Almora was previously known as 'Rajpur' during the early phase of Chand rule, which is mentioned over a number of ancient copper plates. When King Bhisham Chand laid the foundation of this town, he had initially named it as ‘Alamnagar’. However, popular belief states that Alora got its name from the term 'kilmora'., a short plant found in the nearby region which was used for washing utensils of the Sun Temple at Katarmal. The people bringing kilmora were known as ‘kilmori’ and later came to be known as 'almori'. The place came to be known as ‘Almora’.
Almora is located in the Kumaon mountain range and is one of the most popular destinations in India for mountain biking. Since it is easy to reach Almora and the altitude is relatively low, one does not need too much training to bike here. Many shops and resorts rent bikes by the hour or by the day, and you can enjoy cycling across the rugged mountain paths.
Almora is an excellent place to explore various valleys, plains and forested areas on the bike and many roads are lined with flowers. Fruit orchards and pine trees that are most loved by bikers. Trekking is another activity that draws adventurers to Almora. Many routes that go deeper into the Himalayas start from Almora, and there is also a single day to weekend treks near the town. The smaller treks are famous for the bird and animal life the trekkers get to experience on the route.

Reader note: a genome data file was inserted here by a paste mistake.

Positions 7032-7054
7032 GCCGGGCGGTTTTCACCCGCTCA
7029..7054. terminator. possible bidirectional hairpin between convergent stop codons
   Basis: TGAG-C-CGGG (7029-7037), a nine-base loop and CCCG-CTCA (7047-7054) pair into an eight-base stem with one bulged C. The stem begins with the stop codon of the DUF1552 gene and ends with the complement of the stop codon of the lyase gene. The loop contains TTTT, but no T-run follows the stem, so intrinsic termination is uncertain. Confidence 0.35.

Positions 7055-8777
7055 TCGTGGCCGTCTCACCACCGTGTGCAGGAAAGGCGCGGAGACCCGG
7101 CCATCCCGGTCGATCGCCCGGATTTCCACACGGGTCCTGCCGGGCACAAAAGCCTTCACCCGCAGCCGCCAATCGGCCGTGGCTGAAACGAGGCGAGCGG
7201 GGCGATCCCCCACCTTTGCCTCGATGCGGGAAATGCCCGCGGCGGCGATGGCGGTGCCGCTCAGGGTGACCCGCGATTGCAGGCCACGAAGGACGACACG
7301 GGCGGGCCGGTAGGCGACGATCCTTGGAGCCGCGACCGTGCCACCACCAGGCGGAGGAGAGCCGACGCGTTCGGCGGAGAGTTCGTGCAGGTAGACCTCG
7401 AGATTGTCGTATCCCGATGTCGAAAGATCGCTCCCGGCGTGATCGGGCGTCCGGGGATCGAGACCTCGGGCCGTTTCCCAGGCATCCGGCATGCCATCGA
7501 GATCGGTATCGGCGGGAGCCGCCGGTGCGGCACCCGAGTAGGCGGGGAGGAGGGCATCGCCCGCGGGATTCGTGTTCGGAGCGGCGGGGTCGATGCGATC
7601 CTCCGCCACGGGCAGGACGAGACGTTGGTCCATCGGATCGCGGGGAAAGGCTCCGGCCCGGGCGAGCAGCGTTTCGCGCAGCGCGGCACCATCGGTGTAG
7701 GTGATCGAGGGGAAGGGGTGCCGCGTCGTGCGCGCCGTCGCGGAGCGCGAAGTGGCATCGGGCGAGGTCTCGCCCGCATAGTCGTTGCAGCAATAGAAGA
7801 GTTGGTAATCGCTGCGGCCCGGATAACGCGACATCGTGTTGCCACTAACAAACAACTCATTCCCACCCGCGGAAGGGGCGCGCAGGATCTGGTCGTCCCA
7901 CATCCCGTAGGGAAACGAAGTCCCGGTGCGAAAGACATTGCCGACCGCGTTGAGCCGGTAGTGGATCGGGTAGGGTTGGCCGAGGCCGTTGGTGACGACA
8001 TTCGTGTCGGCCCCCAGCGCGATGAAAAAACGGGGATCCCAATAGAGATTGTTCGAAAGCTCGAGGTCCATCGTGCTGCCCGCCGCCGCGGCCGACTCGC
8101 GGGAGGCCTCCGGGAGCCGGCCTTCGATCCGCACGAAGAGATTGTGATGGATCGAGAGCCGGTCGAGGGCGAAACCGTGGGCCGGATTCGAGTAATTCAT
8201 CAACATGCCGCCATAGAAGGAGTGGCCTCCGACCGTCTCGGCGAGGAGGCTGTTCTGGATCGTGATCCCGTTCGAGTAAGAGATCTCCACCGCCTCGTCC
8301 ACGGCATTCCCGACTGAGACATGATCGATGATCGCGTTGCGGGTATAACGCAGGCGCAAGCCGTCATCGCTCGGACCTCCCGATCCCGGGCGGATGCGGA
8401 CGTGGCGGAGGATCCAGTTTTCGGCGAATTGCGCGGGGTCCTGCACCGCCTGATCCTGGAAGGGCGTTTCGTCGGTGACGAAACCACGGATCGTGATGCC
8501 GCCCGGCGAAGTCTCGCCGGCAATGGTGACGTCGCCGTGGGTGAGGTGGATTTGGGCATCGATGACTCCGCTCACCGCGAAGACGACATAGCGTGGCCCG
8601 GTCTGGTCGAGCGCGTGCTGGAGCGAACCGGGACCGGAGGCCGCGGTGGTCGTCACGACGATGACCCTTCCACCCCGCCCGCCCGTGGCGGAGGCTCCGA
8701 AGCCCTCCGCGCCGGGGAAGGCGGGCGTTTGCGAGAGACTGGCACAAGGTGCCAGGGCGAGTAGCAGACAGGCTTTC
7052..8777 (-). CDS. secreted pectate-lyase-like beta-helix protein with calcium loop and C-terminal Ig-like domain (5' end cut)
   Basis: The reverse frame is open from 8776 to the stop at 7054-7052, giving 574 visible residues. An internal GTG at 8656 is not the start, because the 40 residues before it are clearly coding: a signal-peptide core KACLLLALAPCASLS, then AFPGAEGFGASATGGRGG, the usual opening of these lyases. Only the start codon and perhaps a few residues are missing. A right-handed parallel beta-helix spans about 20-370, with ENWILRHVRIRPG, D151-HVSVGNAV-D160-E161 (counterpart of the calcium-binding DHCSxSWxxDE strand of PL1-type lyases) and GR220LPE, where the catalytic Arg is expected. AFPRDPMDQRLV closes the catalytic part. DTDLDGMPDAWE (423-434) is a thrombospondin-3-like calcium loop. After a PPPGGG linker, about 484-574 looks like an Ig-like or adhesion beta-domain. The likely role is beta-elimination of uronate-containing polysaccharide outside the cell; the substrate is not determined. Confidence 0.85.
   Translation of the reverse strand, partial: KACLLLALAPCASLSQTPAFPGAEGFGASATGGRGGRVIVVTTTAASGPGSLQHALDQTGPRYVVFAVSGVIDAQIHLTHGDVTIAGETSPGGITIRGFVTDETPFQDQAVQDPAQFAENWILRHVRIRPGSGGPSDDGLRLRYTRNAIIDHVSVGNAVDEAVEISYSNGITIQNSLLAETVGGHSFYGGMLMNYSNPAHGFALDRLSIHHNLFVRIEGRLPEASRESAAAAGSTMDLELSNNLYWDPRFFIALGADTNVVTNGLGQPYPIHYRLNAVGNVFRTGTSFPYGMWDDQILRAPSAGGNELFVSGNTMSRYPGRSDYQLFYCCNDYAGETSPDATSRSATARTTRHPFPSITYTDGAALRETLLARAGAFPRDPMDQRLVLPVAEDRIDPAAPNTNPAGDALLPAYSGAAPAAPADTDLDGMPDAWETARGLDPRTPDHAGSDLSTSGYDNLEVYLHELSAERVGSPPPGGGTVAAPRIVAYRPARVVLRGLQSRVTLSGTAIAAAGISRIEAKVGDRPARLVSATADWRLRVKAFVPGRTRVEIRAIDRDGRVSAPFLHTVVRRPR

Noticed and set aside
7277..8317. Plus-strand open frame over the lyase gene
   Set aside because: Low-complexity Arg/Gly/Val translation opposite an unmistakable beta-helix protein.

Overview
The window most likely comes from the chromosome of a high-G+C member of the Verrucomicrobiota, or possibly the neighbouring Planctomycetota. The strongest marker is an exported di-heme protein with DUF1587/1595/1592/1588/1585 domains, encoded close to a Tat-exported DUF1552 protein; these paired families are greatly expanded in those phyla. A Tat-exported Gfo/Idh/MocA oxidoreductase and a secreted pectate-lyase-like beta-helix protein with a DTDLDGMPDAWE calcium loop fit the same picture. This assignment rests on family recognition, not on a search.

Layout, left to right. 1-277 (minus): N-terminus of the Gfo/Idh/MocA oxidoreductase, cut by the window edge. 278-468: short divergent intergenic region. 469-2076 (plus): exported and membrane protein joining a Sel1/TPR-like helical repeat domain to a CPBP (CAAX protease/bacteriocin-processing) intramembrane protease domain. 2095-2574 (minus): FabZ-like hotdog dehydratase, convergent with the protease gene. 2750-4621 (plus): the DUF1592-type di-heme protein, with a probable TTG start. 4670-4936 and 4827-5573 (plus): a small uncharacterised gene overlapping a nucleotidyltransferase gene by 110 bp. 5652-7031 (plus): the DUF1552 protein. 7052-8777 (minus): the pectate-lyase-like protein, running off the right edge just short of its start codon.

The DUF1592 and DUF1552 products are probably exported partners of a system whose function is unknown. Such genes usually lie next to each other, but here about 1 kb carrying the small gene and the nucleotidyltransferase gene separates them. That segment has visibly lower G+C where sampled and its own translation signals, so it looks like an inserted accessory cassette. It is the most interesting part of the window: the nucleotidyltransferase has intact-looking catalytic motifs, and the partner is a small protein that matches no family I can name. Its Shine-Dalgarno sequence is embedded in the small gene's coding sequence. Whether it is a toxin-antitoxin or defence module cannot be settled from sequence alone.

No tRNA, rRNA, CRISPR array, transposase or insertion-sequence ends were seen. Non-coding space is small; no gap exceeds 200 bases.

Unlike most other hill stations in Northern India, Almora was not developed by the British as a summer retreat. It was the capital of the Chand dynasty that ruled the Kumaon region for over a thousand years until they were ousted by the British. Despite this, Almora has preserved its unique culture over the years and today is known as the cultural capital of the Kumaon. This is reflected in many daily aspects like the style of building houses, the food consumed by people, the way of celebrating festivals, worshipping deities and the language. There are many monuments, old temples and museums that celebrate this rich history. The Govind Vallabh Pant Museum has an extensive collection of artefacts, paintings, sculptures and weapons as old as 2nd Century AD chronicling the rise and fall of the Chand dynasty. The two famous temples in the town are the Nanda Devi temple and Kasar Devi temple, both dedicated to mountain goddesses widely worshipped in the region.